Free from smartphones, Nokia turns its sights on smart car tech

Nokia Maps
Nokia maps new destiny

Google and billionaire Elon Musk are racing to make self-driving cars a reality, but Nokia plans to merge their way onto this crowded highway by tossing a chunk of dough into a fund to help make cars smarter.

Bloomberg BusinessWeek reported that Nokia Oyj, newly freed from the shackles of its legendary smartphone business, plans to invest $100 million (about £59.3m, AU$107.8m) into "intelligent car technologies" as an extension of the company's existing digital map business.

While rivals Google and Tesla focus their attention on self-driving cars, Nokia's venture capital firm Nokia Growth Partners plans to steer its focus onto the automobile as the next big software platform, similar to how apps and services brought a huge boost to mobile devices.

Nokia's investment is a drop in the bucket for Finland's onetime smartphone giant, having cashed a $7.5 billion (about £4.45b, AU$8b) check last month from Microsoft to shed its Devices & Services division.

Paving the road

"We're seeing innovation that's happening across the auto ecosystem through the combination of mobility and the internet," Nokia partner Paul Asel said May 5 during the Global Mobile Internet Conference in Beijing.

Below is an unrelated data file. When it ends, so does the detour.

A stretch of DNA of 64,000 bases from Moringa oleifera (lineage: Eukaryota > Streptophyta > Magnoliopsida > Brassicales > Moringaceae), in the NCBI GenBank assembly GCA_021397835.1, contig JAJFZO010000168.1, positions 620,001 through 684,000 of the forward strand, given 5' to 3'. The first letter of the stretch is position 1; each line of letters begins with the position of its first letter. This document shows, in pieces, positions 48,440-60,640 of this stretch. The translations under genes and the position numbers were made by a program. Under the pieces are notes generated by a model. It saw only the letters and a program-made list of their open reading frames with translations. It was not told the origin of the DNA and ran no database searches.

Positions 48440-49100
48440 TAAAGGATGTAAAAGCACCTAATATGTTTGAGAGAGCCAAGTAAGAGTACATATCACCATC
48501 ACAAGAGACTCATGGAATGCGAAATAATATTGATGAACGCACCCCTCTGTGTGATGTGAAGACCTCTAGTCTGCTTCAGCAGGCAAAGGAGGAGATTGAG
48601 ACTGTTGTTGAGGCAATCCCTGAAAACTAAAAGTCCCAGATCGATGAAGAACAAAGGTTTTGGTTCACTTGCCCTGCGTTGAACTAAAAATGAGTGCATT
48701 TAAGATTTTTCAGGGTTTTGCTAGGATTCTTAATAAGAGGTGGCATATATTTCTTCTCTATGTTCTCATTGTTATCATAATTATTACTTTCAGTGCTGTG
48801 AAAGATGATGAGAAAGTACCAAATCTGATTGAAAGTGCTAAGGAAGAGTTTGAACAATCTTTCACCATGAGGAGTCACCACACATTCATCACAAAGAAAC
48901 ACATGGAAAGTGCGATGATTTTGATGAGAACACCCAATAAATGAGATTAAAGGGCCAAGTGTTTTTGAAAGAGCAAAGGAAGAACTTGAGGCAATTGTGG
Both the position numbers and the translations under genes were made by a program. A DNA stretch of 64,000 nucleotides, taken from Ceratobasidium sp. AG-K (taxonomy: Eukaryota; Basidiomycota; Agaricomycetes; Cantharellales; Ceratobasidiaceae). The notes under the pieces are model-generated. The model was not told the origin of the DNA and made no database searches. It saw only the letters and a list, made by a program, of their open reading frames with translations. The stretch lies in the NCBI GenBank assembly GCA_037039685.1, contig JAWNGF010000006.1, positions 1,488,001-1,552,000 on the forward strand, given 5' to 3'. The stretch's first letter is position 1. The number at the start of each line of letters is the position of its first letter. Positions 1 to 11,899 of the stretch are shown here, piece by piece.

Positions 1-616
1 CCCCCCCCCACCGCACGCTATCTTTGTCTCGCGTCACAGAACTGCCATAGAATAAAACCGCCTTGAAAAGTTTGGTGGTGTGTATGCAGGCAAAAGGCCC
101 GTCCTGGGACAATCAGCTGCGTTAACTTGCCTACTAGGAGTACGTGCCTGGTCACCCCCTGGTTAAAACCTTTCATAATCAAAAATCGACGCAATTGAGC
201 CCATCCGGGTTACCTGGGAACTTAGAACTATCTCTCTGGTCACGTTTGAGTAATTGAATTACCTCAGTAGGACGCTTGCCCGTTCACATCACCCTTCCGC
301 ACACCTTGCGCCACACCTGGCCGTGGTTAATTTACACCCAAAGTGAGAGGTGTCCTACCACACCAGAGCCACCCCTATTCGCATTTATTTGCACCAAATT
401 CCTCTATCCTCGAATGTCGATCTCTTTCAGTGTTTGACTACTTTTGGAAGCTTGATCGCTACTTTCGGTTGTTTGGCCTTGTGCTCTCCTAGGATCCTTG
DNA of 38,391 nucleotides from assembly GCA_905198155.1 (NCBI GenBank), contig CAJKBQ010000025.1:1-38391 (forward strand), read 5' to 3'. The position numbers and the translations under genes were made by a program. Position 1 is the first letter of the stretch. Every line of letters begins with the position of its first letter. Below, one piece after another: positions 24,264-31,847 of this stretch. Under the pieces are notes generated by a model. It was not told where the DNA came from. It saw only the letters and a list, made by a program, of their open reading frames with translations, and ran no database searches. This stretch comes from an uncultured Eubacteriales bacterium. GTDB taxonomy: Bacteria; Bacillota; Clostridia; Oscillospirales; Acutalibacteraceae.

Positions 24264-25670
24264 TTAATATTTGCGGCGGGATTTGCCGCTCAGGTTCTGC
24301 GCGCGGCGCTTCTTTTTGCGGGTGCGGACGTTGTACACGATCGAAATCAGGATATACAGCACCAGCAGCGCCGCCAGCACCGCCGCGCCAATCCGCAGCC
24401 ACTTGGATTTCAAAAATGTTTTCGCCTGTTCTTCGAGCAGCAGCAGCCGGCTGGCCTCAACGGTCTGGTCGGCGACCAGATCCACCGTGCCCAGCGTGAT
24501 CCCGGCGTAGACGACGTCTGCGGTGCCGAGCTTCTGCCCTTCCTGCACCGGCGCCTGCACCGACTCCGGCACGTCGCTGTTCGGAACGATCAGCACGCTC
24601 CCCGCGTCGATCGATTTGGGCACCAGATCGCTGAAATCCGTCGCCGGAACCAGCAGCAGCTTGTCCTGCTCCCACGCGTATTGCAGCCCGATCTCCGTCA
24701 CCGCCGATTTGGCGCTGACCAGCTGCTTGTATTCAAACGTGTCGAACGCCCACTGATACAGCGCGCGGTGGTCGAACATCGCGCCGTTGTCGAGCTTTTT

Since 2007, Nokia has invested $8.1 billion to acquire map providers Navteq Corp. and Earthmine Inc., whose technology now powers four out of five car navigation systems. Nokia also provides HERE Maps data to Microsoft as well as Amazon and Yahoo.

Legacy automakers like General Motors and Toyota are also exploring ways to introduce automated emergency call services and other smart dashboard technology, but Asel feels upstarts like BMW, Google and Tesla could "adopt services faster than the established ones to gain a foothold."

Fueled by Musk, Tesla has already aggressively led the way with automobiles that include built-in internet access, roadside assistance and a service to help locate stolen vehicles.